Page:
MITx 6.002x Half Time
MITx is up to week 8 now, (with the week 9 material available) meaning we have just crossed the half way point. More importantly, we have just dealt with the course midterm; And since it was instantly graded I already know I received a 96% on the exam. Woo! This seems like a perfect time to update the progress of the course, and go over the exam procedure presented by MITx.
For the other parts of my review you can see:
- Part 1: Introducing MITx's take on open education, and a look at the course ware platform
- Part 2: Exploring 6.002x Circuit design, examining the content delivery tools
- Part 3: A Students perspective after the first few weeks of class
- Part 5: Surviving the Final, Closing thoughts, Future of open education
The Mid Term
Now I should start off by stating that because this is the prototype class, the exam is being handled a little differently then it would when MITx is fully released. For one thing, the exams for this course are free. The other difference is that normally the exams will be proctored.
The idea is that for the mid term and final, they want to make sure the person sitting in front of the computer taking the exam is the same person who's name is going to appear on the certificate. If people could just pay someone to log into their account and do it for them, the validity and reputation of the degree would be worthless. So future classes will probably require you to find a place which proctors exams to verify your identity and then enter a special code for you to do the exam while you are there.
The fee required to take the exam is probably intended to discourage people from simply taking the exam over and over again until they pass, although under their current model where classes occur over a specific 14 week schedule makes me wonder if that would still be relevant.
For this class though, I got to take the exam open notes in the comfort of my own home. While we do have access to all of our notes and previous work for the class, we are not aloud to discus the specific questions on the exam with any other students on the site (or anyone else for that matter) until the exam period is over. Now lets get to the exam introduction...
Exam Study Material
A few weeks before the midterm they released a study packet (both with and without answers) and gave us this announcement talking about the format of the exam:
- The exam will be released in the courseware section on Wednesday, April 25th. It will be closed at the end of Sunday, April 29th. See the chart below for release and close times in selected time zones. The exam will consist of two elements in sequence: a cover sheet and the exam itself. Once you click past the cover sheet and open the exam, you will have twenty-four hours to complete it. Please be careful to keep track of your own time, as we have no mechanism to warn you when your time is about to expire.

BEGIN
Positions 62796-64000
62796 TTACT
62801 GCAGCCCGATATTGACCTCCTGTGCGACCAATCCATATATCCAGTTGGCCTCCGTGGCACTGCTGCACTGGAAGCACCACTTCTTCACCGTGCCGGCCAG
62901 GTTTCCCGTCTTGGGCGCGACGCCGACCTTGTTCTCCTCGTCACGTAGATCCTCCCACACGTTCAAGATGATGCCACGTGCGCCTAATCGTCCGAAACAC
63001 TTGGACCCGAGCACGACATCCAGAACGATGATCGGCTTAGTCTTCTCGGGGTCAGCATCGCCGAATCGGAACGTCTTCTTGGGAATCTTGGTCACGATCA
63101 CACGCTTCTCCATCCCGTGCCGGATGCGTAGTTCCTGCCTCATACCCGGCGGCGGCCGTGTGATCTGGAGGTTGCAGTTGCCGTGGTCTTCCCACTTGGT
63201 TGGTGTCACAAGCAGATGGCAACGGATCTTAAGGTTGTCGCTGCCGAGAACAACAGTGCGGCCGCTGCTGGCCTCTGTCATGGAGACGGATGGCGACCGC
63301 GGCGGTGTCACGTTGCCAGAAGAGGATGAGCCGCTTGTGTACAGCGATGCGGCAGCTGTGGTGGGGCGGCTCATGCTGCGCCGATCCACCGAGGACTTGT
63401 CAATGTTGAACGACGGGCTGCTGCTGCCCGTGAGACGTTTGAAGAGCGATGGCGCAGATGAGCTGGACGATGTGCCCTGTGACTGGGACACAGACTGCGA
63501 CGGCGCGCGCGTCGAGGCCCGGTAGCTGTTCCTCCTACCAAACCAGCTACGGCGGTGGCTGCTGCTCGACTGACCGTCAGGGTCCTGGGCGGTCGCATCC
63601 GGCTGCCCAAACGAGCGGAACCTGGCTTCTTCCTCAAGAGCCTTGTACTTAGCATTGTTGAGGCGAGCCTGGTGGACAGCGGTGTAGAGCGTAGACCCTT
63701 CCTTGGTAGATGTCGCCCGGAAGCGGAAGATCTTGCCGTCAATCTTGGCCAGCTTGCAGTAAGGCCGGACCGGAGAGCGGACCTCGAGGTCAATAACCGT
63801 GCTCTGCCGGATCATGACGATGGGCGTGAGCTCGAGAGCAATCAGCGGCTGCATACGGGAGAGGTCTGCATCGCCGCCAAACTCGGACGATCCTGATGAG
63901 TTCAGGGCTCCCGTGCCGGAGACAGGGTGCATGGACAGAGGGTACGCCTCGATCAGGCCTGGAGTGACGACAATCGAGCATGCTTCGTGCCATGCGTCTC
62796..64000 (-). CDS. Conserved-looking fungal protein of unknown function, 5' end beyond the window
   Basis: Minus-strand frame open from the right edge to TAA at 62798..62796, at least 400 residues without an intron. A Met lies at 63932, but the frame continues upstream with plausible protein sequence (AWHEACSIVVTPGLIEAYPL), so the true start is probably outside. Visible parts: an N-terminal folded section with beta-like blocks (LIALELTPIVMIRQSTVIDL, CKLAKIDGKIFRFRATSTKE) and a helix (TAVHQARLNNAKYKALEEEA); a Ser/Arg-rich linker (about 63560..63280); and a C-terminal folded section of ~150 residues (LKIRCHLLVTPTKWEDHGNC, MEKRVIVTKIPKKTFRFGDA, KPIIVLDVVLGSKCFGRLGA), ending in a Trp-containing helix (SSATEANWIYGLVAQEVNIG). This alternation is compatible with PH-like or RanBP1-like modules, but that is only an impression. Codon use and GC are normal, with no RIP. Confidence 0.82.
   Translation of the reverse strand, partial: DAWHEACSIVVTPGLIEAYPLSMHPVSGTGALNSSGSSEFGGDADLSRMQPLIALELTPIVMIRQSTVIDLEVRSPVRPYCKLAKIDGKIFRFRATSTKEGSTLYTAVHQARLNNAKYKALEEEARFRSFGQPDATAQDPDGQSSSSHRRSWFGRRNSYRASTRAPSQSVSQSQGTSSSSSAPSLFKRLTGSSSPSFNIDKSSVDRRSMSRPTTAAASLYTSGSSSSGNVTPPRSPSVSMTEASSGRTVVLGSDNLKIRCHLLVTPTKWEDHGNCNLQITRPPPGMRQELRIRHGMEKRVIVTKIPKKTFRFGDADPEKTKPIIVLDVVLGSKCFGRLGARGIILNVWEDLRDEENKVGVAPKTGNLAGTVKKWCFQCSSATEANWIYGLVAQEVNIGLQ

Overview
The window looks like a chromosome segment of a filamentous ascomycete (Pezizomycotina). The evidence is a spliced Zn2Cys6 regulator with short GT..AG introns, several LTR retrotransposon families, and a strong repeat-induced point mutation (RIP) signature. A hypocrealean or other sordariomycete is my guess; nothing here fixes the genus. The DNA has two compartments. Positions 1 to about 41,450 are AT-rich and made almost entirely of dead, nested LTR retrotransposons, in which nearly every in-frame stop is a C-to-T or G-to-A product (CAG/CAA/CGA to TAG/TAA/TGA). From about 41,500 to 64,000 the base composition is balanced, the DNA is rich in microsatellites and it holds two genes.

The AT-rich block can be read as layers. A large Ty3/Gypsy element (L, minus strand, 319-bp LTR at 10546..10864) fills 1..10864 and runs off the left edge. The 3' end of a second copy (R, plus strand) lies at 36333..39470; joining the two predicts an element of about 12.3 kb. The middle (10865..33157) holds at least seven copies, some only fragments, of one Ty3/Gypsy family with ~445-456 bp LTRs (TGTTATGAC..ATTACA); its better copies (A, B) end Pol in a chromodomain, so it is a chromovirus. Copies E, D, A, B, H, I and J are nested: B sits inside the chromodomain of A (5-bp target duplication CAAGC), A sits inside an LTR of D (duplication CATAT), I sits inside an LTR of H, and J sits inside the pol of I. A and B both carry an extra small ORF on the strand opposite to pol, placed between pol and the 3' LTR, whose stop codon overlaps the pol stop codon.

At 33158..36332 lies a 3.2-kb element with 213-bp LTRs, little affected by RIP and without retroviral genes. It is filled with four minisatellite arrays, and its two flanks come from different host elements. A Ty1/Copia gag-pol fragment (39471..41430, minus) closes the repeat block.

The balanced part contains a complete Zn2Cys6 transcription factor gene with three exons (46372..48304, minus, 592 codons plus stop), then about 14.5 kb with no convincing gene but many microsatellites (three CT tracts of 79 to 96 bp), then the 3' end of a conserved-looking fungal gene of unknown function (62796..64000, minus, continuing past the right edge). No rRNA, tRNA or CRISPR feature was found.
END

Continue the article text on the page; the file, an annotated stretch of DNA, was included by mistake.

release close 10:00pm GMT April 25th 12:00pm GMT April 30th 5:00pm EST April 25th 7:00am EST April 30th 2:00pm PST April 25th 4:00am PST April 30th 3:30am IST April 26th 5:30pm IST April 30th
- The format of the exam will be very similar to the homeworks, with one exception: you will have a limited number of opportunities to check your answers. You will only be able to check your answers three times before you will no longer be able change your response.
Basically the exam will be released in the same format as the homework was, with the one exception being that we have a limited number of submissions for each answer. I know in homeworks in the past I have made liberal use of the unlimited submissions to test methods or make sure I have earlier parts of the question right before moving on, so the limited submissions make it a little nerve wracking.
In fact, as an aside, I'm pretty sure that if I was allowed 4 submissions instead of 3, I would have gotten 100% on the exam. I didn't figure out the right method of solving the problem until my third attempt, at which point I made a stupid fat finger mistake in which I left out a value of my answer. Live and learn.
One thing I did notice while studying for the exam, is that the practice questions they had taken from previous on campus exams appeared to be much more difficult. This may simply be an issue of how they present the question, or that the online exam was intentionally more concise and polished... but I'll elaborate more on that later.
Amongst the various study material we had at our disposal, one of the really interesting things were the resources created by other students themselves. MITx even made a point of updating their front page to highlight some of these notes and tools other students had made which included flash cards, summary reviews, and so on. The class wiki has also been flushed out a lot since the course first started and support for it improved.
One particularly good source that was made public was a brief summary of all of the lectures up until week 6 which is the content the exam is covering. The material only makes sense to support what we have already learned from the course, but if your curious to see it you can check the link here. It is a very clean and precise summary of the class so far.
After a week of going over past home works, exercises, and summaries I was eager to take the exam when it was made first available.
Taking the Exam
The exam was released as a section in our courseware system, right between the week 6 and week 7 lectures. Clicking on it gave you an introduction page prefacing the exam, and warning that your 24 hour time limit would start when you first open the exam.
Personally, I started the exam at about 5:30pm and completed it at 10pm, but I had also stopped for an hour to go eat dinner and walk the dog.
The exam itself had 5 problems, each of which had multiple parts to it. As it is still before the final exam due date i can not speak as to the content of the questions, but for the most part it was a lot easier and shorter then I had thought it would be. It was also very similar to our homeworks in which there were a few relatively straight forward problems, and then one extremely tricky one requiring you to use existing known methods to solve something you may not have seen yet.
In one case, I got 4 out of the 6 parts of a problem correct when I submitted it, so I had to go back to those two parts I missed and try to figure out my error. When my second submission did not correct the error, I was a bit nervous in that I only had one try left, so I let the problem go for a bit to work on the others. (Eventually I got them right on my final submission, which I was not at all confident about at the time of clicking.)